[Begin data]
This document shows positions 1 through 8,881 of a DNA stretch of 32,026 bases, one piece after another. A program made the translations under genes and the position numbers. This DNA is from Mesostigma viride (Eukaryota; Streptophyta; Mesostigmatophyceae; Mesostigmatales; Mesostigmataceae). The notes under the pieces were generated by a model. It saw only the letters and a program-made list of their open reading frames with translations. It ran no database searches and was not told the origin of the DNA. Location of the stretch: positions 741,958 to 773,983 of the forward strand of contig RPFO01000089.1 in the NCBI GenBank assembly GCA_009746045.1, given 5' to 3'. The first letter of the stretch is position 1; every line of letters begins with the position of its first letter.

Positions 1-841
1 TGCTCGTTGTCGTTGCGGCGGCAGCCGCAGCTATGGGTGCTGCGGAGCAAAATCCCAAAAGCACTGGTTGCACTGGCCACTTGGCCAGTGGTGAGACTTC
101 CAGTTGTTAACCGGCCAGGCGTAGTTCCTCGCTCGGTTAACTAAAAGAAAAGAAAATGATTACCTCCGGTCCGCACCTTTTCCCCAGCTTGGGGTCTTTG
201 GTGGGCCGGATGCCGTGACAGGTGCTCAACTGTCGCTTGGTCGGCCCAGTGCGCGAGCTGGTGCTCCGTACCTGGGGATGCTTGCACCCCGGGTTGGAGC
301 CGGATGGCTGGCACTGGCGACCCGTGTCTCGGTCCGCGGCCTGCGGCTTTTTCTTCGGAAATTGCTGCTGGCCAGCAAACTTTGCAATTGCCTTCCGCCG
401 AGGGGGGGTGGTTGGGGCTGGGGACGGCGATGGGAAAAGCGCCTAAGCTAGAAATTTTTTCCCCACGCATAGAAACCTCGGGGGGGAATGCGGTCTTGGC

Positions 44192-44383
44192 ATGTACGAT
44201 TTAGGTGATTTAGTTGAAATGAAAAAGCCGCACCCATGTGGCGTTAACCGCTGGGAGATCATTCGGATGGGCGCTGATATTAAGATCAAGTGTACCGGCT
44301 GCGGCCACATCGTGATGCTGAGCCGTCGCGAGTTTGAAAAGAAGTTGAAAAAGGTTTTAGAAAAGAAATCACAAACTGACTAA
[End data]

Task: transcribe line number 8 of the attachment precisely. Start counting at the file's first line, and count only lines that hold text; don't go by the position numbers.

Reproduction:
Positions 44192-44383